Dressing for shul

I try hard not to demand too much from the boys, especially in the summer where they are supposed to be able to chill out. However, yesterday, as they were getting ready to go to shul for maariv at the end of the fast, I insisted that my son change his shorts for long trousers. There was much eye rolling. Apparently “God doesn’t really care what you wear to shul so long as you show up”. Um. No. I believe it is inherently disrespectful to show up to a place of worship looking like you just stepped off a basketball court. The night before he had ridden his bike for an hour before maariv and I insisted he showered before going – I am apparently a very demanding mom. Seriously, to me, when you go to shul, you must show more respect than when you are just hanging out at home with your friends. It doesn’t make me a hypocrite – it’s not pretending that you are different, it’s just dressing appropriately for the occasion.

While there was eye rolling going on, his friend who was hanging out with him told him that he was going home to change before shul as his mother also doesn’t let him go to shul in shorts. Score one for the mommies.

Demanding? Or justified?

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15 responses to “Dressing for shul

  1. Absolutely justified.
    It’s a pity that more parents don’t feel the need to instill these values in there children.
    Sadly, it snowballs and manifests itself in the overall decorum in shuls today in so many ways. 😦

  2. I agree that shorts are not appropriate attire for shul & thankfully my son agrees with me!

  3. Hadass Eviatar

    Oh, I agree. Shul requires some respect, and that translates into clothing. Not just for kids – at our minyan, you don’t lead in shorts.

  4. Even here in Israel, even when we lived on a moshav where people didn’t wear long pants to work, my husband and my sons always came home and changed into long pants to go daven. You have to have some respect for the shul.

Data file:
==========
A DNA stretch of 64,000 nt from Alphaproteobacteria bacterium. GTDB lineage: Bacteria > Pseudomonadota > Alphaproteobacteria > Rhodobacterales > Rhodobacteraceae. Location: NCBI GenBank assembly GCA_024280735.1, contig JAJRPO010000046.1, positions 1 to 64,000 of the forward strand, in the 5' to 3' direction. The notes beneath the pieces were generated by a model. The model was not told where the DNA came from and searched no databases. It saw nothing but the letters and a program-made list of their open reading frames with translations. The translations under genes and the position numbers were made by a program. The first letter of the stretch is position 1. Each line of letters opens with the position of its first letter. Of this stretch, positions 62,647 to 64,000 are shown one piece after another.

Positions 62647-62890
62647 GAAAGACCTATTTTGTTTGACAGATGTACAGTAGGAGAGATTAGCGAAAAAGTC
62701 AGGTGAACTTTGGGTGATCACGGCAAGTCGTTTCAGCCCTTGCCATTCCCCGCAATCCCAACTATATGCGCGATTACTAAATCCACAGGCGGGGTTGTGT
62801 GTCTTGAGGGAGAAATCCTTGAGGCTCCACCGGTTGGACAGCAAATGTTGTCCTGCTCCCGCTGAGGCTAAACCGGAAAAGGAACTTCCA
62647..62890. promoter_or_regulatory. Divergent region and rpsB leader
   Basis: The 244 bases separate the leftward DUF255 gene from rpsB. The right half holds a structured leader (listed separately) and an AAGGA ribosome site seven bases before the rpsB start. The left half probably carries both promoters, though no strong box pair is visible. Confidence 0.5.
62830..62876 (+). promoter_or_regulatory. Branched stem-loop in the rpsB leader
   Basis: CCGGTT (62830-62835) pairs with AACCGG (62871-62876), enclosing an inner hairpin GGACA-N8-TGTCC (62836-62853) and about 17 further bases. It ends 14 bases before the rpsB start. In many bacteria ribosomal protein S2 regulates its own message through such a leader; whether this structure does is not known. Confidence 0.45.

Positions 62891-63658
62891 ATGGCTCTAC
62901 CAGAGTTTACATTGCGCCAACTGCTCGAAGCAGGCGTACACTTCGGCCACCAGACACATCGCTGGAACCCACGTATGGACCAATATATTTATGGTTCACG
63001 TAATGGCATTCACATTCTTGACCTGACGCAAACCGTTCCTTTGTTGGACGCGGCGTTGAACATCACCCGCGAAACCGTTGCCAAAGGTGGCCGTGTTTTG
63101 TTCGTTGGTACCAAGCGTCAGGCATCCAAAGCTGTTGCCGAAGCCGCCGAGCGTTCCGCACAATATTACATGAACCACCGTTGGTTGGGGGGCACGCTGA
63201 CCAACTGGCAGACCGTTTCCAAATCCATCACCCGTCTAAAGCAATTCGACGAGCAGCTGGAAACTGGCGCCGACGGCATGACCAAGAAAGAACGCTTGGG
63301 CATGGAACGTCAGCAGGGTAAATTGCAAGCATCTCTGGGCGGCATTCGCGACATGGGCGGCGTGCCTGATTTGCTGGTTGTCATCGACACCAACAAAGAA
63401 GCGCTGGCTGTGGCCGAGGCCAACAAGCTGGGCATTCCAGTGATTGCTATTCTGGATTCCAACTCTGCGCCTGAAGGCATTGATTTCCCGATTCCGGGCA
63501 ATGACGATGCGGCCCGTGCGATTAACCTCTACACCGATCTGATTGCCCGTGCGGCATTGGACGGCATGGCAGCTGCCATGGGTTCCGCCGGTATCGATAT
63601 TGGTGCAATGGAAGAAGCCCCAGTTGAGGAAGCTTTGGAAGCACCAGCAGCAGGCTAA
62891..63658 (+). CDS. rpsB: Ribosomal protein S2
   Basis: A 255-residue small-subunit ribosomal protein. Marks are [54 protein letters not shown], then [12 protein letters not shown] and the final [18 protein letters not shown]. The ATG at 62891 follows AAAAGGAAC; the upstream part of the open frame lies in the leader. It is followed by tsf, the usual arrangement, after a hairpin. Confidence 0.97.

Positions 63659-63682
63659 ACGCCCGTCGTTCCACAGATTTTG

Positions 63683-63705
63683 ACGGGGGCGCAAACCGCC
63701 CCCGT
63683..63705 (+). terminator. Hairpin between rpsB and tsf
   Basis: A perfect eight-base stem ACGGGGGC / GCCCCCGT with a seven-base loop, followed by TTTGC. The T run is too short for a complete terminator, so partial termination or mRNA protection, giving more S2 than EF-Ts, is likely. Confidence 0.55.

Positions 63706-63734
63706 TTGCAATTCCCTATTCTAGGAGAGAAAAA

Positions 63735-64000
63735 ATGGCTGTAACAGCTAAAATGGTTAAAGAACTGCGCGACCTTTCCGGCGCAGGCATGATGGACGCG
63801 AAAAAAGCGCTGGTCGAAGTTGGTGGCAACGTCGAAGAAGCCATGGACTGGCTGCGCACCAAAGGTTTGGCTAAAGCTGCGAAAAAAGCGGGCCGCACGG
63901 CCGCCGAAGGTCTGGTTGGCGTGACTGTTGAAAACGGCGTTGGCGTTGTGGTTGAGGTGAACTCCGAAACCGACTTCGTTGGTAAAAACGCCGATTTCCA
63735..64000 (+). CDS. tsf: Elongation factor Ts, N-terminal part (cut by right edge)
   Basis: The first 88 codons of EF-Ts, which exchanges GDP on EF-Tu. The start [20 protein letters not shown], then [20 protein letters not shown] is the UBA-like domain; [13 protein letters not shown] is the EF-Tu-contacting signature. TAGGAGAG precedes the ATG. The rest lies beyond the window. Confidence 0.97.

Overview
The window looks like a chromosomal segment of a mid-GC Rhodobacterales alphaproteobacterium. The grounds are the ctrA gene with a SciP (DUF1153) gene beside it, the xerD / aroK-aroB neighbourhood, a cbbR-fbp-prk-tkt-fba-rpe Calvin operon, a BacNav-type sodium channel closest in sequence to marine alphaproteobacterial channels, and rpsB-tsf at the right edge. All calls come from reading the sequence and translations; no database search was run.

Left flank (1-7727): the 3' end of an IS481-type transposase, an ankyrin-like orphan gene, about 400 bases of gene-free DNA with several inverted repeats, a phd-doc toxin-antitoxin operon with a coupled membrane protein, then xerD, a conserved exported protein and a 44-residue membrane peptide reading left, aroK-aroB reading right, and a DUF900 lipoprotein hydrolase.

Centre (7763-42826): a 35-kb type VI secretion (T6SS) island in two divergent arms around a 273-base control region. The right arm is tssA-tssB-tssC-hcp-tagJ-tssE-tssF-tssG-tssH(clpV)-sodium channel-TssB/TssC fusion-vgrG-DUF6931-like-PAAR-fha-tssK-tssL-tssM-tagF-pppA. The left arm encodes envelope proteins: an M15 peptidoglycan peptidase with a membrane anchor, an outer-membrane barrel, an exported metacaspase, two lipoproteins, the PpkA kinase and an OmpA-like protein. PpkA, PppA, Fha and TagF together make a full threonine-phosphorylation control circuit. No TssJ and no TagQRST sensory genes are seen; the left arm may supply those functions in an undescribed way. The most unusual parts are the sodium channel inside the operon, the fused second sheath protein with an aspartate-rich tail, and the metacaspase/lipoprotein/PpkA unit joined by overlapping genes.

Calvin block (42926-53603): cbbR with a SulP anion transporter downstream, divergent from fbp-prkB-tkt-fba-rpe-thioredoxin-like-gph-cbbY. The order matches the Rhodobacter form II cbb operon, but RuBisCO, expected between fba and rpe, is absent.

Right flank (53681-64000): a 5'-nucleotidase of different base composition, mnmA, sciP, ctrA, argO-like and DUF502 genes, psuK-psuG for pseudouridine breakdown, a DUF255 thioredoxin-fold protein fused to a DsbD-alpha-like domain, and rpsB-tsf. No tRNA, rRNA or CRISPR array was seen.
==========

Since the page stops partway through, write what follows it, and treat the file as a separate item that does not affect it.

5. Both. Who says being demanding isn’t justified?

  6. You are completely justified. It is very much a matter of respect. It drives me crazy when people show up to shul looking like they just ran in from playing in the yard.

    We always dress for shul here and we even dress for Shabbat dinner when it is just the family at home.

  7. I don’t mean to be offensive, but I cant help and wonder, If Mother has a facebook page called ORTHOFOX does that send the right message to a kid as to how they should dress in Shul? I really don’t want anyone to be offended. This just reminds me of the old story. Dont stop talking to your freind in Shul to tell your kid not to talk to his freind…..

  8. It depends on the frequency of shul. If you go three times a day than yes it’s way too demanding. If you go in the middle of the day to minha, in the middle of whatever other activity, or on your way somewhere yes, it’s too demanding.

    If it’s in the morning when you just wake up that’s a different story.

    but if its a questionof being stinky and sweaty, then well maybe he shouldn’t be going anywhere at all. (depending how old- little kids don’t smell much).

  9. Mel from Monsey

    We had a Rebbe who put it this way: “Would you go to visit the President of the US dressed like that?”

  10. I was in Israel in a modern-orthodox Kibbutz, and I like the informal way people dressed in Schul.

    It gave me the feeling that Schul is part of their REAL life.

    I think it is mainly a question of costum in the Schul you go to.

    I’d rather choose one with less formal dress codes.

  11. On a regular weekday, I think it’s fine to go to shul in shorts or informal dress.
    On Shabbat or holidays- well, it drives me nuts here in Israel to see so many women show up in tight jeans and kids in sweatpants. Granted, these usually are not religious people (there for the holidays or for a bar mitzvah)…..but I still think it’s pretty basic to don a skirt and dress pants.

  12. The best way to determine whether some practice is too demanding or not, is to try it on yourself for size.

    So figure out some parallel test for yourself and see.

  13. Here in Shiloh different dress codes, less formal, especially for the young and young at heart.

  14. Agree with Mel. This isn’t strictly about going to shul–this is about standing before the King of kings. There are some times and some places that require different dress and demeanor than other times and places. Shul is one of those places that requires somethinig other than shorts.

  15. Just wanted to add:

    If you live anywhere that is brutally hot, then you’re being way too demanding.

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